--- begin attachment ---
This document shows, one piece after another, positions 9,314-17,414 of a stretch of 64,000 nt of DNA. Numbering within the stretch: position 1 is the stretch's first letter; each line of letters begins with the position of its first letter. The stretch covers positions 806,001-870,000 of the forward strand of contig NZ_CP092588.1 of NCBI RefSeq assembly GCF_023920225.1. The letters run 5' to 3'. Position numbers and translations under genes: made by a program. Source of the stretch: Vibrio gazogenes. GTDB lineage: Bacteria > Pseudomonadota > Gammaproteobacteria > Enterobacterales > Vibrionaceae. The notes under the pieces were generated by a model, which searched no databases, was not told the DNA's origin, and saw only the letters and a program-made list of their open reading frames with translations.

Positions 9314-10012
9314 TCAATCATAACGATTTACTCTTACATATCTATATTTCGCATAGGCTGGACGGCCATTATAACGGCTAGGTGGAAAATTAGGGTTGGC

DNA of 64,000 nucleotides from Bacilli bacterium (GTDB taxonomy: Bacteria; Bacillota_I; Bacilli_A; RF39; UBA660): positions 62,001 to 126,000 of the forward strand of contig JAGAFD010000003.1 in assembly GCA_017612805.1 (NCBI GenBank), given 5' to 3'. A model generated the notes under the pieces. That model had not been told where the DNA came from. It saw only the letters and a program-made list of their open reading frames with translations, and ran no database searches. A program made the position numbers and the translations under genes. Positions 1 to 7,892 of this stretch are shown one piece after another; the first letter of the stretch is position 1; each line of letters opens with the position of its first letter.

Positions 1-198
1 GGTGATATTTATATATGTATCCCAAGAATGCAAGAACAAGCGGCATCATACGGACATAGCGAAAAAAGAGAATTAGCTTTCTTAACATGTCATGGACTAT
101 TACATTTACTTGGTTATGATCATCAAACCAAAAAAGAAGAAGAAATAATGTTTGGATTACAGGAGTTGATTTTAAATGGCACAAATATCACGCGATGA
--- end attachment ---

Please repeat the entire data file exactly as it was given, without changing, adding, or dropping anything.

This document shows, one piece after another, positions 9,314-17,414 of a stretch of 64,000 nt of DNA. Numbering within the stretch: position 1 is the stretch's first letter; each line of letters begins with the position of its first letter. The stretch covers positions 806,001-870,000 of the forward strand of contig NZ_CP092588.1 of NCBI RefSeq assembly GCF_023920225.1. The letters run 5' to 3'. Position numbers and translations under genes: made by a program. Source of the stretch: Vibrio gazogenes. GTDB lineage: Bacteria > Pseudomonadota > Gammaproteobacteria > Enterobacterales > Vibrionaceae. The notes under the pieces were generated by a model, which searched no databases, was not told the DNA's origin, and saw only the letters and a program-made list of their open reading frames with translations.

Positions 9314-10012
9314 TCAATCATAACGATTTACTCTTACATATCTATATTTCGCATAGGCTGGACGGCCATTATAACGGCTAGGTGGAAAATTAGGGTTGGC

DNA of 64,000 nucleotides from Bacilli bacterium (GTDB taxonomy: Bacteria; Bacillota_I; Bacilli_A; RF39; UBA660): positions 62,001 to 126,000 of the forward strand of contig JAGAFD010000003.1 in assembly GCA_017612805.1 (NCBI GenBank), given 5' to 3'. A model generated the notes under the pieces. That model had not been told where the DNA came from. It saw only the letters and a program-made list of their open reading frames with translations, and ran no database searches. A program made the position numbers and the translations under genes. Positions 1 to 7,892 of this stretch are shown one piece after another; the first letter of the stretch is position 1; each line of letters opens with the position of its first letter.

Positions 1-198
1 GGTGATATTTATATATGTATCCCAAGAATGCAAGAACAAGCGGCATCATACGGACATAGCGAAAAAAGAGAATTAGCTTTCTTAACATGTCATGGACTAT
101 TACATTTACTTGGTTATGATCATCAAACCAAAAAAGAAGAAGAAATAATGTTTGGATTACAGGAGTTGATTTTAAATGGCACAAATATCACGCGATGA